These studies also point out that most breast cancers begin in the upper outer quadrant of the breast. This is the region closest to the armpit where antiperspirants are used. The flawed logic amounts to guilt by association, geography rather than biology.

“Why you would think that antiperspirant would somehow go upstream and get into your lymph nodes and then somehow get into the breast is unclear,” states Dr. Timothy J. Moynihan. Dr. Moynihan, an oncologist, serves as the Education Chair and consultant for the Division of Medical Oncology at the Mayo Clinic. “It doesn’t make sense other than the fact that it’s in the neighborhood.”

Moynihan concludes that lifestyle changes, including exercise and not smoking, are more important than worrying about antiperspirants. “Everyone worries about underarm antiperspirants,” he says, “but nobody quits smoking.”

Other reputable medical experts say that these so-called studies do not hold water. Ted S. Gansler, MD, MBA and Director of Medical Content for the American Cancer Society stated in an email interview, “There is no convincing evidence that antiperspirant or deodorant use increases cancer risk.”

Gansler goes on to say that many of the studies that claim antiperspirant is bad for you are inaccurate. A few of them found small amounts of antiperspirant compounds including aluminum salts and parabens in cancerous breast tissue, but that their presence does not prove any causal effect. He cited one carefully designed study that compared 793 healthy women with 813 survivors of breast cancer. No evidence that antiperspirants increase the risk of breast cancer was found.

According to the National Cancer Institute, a smaller 2006 study that included 54 women with breast cancer and 50 healthy women, found “no association” between the use of underarm antiperspirants and breast cancer risk.

Finally, this from the American Cancer Society. “There are no strong epidemiologic studies in the medical literature that link breast cancer risk and antiperspirant use, and very little scientific evidence to support this claim.”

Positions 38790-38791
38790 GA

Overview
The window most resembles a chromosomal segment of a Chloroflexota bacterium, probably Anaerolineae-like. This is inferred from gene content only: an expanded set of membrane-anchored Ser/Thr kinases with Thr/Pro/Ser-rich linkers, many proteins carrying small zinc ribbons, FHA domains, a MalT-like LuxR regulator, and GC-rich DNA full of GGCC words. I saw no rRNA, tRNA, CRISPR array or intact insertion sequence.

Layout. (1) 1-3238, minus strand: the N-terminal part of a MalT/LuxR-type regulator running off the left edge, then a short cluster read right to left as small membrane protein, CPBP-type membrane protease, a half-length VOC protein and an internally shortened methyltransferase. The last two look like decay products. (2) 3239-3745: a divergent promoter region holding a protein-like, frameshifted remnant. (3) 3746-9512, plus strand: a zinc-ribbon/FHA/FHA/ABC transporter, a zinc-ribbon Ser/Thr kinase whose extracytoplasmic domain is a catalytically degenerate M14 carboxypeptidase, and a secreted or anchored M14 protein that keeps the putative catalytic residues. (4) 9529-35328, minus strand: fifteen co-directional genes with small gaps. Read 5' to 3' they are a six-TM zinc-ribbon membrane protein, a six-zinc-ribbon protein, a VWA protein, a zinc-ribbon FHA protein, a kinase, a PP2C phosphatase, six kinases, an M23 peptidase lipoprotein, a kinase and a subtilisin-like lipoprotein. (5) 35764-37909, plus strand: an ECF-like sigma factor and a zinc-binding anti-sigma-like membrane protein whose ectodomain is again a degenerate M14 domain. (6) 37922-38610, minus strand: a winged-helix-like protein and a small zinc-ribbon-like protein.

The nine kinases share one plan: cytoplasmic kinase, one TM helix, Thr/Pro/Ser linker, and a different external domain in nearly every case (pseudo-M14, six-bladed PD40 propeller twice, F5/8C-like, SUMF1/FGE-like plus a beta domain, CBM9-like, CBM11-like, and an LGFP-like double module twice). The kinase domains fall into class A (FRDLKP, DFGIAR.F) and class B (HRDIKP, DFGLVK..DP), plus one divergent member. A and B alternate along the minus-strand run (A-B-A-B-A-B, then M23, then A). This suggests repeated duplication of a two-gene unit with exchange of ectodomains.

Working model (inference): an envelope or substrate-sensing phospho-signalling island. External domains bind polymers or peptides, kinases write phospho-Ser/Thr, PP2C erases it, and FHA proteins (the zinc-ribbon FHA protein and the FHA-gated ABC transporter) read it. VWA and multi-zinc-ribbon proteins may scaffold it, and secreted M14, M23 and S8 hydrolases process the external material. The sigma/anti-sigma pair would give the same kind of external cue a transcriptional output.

Is antiperspirant bad in regards to causing cancer? NO.

Myth busted.

Does Antiperspirant cause Alzheimer’s Disease?

The myth that aluminum chloride in antiperspirants causes Alzheimer’s Disease dates back to the 1980s. At the time, a few studies found high levels of aluminum in the brains of people suffering from this debilitating disease. These studies ignited a firestorm of concern in the general public. Suddenly the use of everyday items like aluminum cans, aluminum foil, antacids, cooking utensils and antiperspirants were labeled as dangerous.

In later research, the findings of the earlier studies could not be replicated. The New York Times pointed out that, “Of all the studies that examined the rumor, at least one, in 1990, suggested a possible link. But the study, which compared the habits of 130 patients with the disease to those of a group of healthy subjects, had a serious flaw: It relied on surrogates to answer for the Alzheimer’s patients.”

Experts, such as William Theis, Vice President of Medical and Scientific Relations at the Alzheimer’s Association of Chicago also refuted the earlier conclusions. “One of the things that happens in Alzheimer’s brains is that they shrink. So you have accumulated a certain amount of aluminum in your brain, and as your brain shrinks, the concentration is going to appear high.”